With a social and gendered perspective, Healy-Clancy avoids the ubiquitous and hackneyed analysis of race to the exclusion of all else when examining the history of education in South Africa.  Of course, Bantu Education negatively affected South African black education by ‘dumbing it down’ and tribalising it.  Unlike its sibling school, Adams College, Inanda Seminary escaped closure following the implementation of apartheid’s Bantu Education in 1957.  Why?  The apartheid regime realised that its plan to engineer societal segregation could best be implemented primarily through women; women were the key to social reproduction.  Healy-Clancy discovered that during apartheid, education for Blacks became feminised.  More women became educated and to higher degrees than men.  Why?  The architects of apartheid perceived women within a patriarchal society to be politically benign and thus preferable to educate in greater numbers.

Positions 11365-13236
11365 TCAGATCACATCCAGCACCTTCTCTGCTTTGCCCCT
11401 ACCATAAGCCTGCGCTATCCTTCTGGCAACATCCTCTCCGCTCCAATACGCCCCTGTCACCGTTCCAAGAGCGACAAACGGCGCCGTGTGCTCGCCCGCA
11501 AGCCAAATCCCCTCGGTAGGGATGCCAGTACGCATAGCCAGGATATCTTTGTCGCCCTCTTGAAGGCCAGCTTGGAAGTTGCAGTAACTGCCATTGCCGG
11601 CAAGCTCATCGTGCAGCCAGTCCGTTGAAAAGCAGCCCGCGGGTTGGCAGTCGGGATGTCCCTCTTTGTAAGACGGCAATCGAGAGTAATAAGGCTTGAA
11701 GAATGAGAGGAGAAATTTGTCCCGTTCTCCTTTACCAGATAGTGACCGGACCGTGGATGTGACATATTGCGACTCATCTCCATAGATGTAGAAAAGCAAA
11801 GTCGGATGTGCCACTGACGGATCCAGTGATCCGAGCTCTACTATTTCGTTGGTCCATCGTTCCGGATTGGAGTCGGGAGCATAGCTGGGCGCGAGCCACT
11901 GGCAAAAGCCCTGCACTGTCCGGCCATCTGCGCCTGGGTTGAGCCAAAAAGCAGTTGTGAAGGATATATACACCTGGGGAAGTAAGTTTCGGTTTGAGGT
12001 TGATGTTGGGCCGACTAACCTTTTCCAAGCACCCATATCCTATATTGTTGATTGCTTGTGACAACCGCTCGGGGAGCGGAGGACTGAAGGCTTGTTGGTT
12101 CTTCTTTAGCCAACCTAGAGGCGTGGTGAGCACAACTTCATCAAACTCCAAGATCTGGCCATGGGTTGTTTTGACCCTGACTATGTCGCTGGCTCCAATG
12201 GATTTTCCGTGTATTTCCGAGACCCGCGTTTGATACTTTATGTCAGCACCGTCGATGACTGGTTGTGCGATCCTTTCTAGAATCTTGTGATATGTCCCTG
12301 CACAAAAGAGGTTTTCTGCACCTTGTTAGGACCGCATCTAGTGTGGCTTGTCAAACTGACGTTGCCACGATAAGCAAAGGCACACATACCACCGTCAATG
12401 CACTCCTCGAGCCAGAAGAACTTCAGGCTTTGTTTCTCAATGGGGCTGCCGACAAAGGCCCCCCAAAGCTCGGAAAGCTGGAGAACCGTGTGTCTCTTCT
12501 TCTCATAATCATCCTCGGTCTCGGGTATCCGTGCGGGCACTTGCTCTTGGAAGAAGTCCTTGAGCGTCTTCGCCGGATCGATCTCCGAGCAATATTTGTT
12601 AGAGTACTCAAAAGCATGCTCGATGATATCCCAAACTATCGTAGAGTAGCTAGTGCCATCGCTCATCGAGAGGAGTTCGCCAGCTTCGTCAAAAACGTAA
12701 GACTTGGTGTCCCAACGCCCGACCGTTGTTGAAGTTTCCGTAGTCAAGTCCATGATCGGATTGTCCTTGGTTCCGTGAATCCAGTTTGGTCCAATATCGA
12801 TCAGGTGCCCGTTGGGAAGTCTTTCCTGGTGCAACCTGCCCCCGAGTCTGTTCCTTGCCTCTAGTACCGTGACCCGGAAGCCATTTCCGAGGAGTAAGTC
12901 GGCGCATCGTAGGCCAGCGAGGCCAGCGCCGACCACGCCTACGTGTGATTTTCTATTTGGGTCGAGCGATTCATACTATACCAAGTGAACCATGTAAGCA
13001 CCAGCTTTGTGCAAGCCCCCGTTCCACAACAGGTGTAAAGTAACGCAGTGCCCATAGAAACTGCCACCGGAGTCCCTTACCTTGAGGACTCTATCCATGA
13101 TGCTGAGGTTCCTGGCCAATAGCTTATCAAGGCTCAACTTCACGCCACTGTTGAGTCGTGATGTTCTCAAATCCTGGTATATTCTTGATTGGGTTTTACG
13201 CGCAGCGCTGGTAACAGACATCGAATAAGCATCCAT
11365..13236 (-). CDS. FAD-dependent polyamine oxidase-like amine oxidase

In addition to a ‘social’ and ‘gendered’ perspectives, Healy-Clancy also introduces a ‘Marxist-materialist’ perspective.  Bringing it all together, she states (and this must be read several times for those of us who do not hold a Harvard PhD):

African women’s historical association with processes of sustaining society opened up space for them to challenge the social order during apartheid.  Women were able to advance educationally, not despite racialised patriarchy, but by manipulating the contradictions within it – producing new gendered contradictions that shaped post-apartheid society.